1.      Court permitted claim of sexual harassment claim to proceed
                        where claim based in part on fact that plaintiff found her
                        supervisor and a customer looking at pornography.
        E.      Strauss v. Microsoft Corp., No. 91 Civ. 5928 (SWK) - gender
                discrimination
                1.      Plaintiff relied, in part, on sexually related e-mails received from
                        supervisor, including
                        a)      An advertisement for “mouse balls”
                        b)      A news report on Finland’s proposal to institute a sex
                                holiday
                        c)      A parody on a play entitled “A Girl’s Guide to Condoms”
                        d)      A message entitled “Alice in UNIX Land,” that mixed
                                computer language with sexual references

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                2.     District court denied summary judgment for Microsoft holding
                       that e-mails could lead a jury to concluded that Microsoft
                       discriminated against Plaintiff because of her gender.
        F.      Curtis v. Citibank, No. 97 Civ. 1065 (DAB), 1998 WL 3354 (S.D. N.Y.
                Jan. 5, 1998) - sex discrimination and sexual harassment; 1999 WL
                544729 (S.D. N.Y. July 27, 1999) - race discrimination
                1.     Two African-American employees brought a class action against
                       Citibank based, in large part, on e-mail messages allegedly
                       containing racist jokes circulated among Citibank managers.
                2.     Court permitted employees to amend their complaint to include
                       employer as a defendant in sexual harassment and
                       discrimination case based on offensive e-mail messages sent
                       among supervisory employees.
        G.      Owens, et al. v. Morgan Stanley & Co., No. 96 Civ. 9747 (DLC), 1997
                WL 793004 (S.D.N.Y. Dec. 24, 1997) - race discrimination and
                retaliation.
                1.     Two African-American employees brought a $60 million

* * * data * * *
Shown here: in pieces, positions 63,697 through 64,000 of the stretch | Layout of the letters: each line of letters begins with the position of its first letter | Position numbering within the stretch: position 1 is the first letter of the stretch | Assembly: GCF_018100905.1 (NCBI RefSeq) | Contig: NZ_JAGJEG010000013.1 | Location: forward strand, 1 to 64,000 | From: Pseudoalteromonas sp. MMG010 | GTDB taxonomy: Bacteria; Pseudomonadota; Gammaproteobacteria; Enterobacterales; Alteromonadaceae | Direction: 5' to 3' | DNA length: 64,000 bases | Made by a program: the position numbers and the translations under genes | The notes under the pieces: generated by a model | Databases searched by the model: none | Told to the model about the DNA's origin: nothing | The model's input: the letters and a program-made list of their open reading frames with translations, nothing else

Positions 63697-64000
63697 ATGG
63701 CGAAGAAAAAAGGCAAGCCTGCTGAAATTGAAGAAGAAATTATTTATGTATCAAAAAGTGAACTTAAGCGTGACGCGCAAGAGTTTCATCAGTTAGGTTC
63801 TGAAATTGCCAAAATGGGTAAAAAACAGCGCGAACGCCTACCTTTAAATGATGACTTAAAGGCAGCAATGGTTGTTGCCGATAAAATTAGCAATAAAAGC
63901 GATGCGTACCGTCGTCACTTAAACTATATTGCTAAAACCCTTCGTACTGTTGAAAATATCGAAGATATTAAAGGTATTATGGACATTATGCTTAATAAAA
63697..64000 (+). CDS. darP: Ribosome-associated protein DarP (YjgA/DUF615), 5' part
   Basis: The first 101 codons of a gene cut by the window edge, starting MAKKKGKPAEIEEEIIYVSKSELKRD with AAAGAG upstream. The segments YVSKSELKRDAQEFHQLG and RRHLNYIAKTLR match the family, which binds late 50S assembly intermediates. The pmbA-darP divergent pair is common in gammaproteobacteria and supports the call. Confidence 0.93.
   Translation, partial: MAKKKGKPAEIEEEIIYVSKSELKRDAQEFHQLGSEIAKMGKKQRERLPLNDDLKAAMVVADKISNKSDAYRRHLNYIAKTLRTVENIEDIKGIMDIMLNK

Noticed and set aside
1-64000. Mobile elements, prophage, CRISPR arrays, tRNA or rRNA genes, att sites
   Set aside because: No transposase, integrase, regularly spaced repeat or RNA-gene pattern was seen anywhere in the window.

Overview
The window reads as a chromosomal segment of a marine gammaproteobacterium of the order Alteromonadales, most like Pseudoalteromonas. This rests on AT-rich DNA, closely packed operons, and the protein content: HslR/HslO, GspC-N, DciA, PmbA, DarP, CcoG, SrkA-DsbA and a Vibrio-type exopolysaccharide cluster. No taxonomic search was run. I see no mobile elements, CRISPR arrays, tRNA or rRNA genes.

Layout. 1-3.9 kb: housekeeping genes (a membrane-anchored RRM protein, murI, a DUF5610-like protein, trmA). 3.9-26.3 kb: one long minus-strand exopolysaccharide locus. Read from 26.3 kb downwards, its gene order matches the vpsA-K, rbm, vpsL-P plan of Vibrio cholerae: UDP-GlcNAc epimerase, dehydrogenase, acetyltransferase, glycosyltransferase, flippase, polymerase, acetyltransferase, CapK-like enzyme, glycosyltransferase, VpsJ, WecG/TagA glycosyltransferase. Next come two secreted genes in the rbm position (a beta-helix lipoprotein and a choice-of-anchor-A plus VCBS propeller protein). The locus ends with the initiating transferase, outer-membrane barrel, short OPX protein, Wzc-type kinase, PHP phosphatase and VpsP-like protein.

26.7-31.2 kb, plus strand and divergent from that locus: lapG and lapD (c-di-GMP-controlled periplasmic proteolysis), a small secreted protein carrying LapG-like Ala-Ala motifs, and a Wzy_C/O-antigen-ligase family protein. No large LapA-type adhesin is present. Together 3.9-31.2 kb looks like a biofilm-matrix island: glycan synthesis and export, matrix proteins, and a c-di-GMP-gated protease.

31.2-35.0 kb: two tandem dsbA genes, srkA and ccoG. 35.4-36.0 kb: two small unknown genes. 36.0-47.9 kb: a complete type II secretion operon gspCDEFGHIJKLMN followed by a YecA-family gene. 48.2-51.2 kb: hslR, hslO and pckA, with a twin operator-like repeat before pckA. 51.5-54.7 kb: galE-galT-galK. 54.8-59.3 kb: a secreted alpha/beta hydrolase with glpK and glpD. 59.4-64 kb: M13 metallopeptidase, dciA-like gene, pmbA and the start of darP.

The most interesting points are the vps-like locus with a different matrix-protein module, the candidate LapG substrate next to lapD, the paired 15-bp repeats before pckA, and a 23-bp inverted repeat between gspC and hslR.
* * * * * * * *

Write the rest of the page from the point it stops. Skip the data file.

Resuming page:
discrimination and retaliation suit, claiming, among ot her
                       things, that they were retaliated against complaining about an e -
                       mail containing a racist joke.
                2.     After Morgan Stanley’s motion to dismiss was denied, the
                       parties reached a confidential settlement.
                3.     Holding that sending of single, racist e-mail, while entirely
                       reprehensible, cannot form the basis of a hostile work
                       environment.
        H.      Nardinelli, et al. v. Chevron (1995) - sexual harassment
                1.     Suit based, in part, on circulation by co-workers of an e-mail
                       message which listed “25 reasons beer is better than women.”
                2.     Matter settled for $ 2.2 million plus attorneys’ fees and costs.
        I.      Martens v. Smith Barney Inc., 181 F.R.D. 243 (S.D.N.Y. 1998) - sexual
                harassment
                1.     Hostile work environment class action based on failure to
                       regulate employee access to sexually explicit materials on the
                       Internet.
        J.      Greenslade v. Chicago Sun-Times, Inc., 112 F.3d 853 (7 th Cir. 1997) -
                sexual harassment
                1.     Newspaper’s computers used to engage in sexual harassment via
                       e-mail.
        K.      Firing for pornographic email deemed excessive by arbitrator
                1.     Male employee’s e-mail displayed a sexually graphic message
                       that was seen by female co-worker who shared the computer.
                2.     Employer, which is unionized, fired the male employee for
                       violating its electronic communications policy.
                3.     Arbitrator decided that employee could not be held accountable
                       for violating policy that was not distributed to him, determining


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                       that the only place the policy appeared was on a pop-up screen
                       for about five seconds as the computers turned on.
                4.     Arbitrator found that the employee’s actions did violate the
                       employer’s sexual harassment and general Internet usage
                       policies, which he had received. Suspension was appropriate
                       discipline since other employees investigated in the matter
                       received only warnings or suspensions.
        L.      Crangle v. Stanford Univ. - retaliation and sex discrimination
                1.     Verdict of $541,000 for Plaintiff
                2.     E-mails chronicled ongoing communication between plaintiff
                       and superiors.
                3.     One e-mail by superior termed the “smoking gun”
                       a)     Plaintiff sent him an email complaining of discrimination.
                       b)     Superior sent email to others stating “I’d like to see what
                              options we have right now simply to lay her off.”
        M.      Blakey v. Continental Airlines, No. A-5-99 (Supreme Court of N.J. June
                1, 2000) - sexual harassment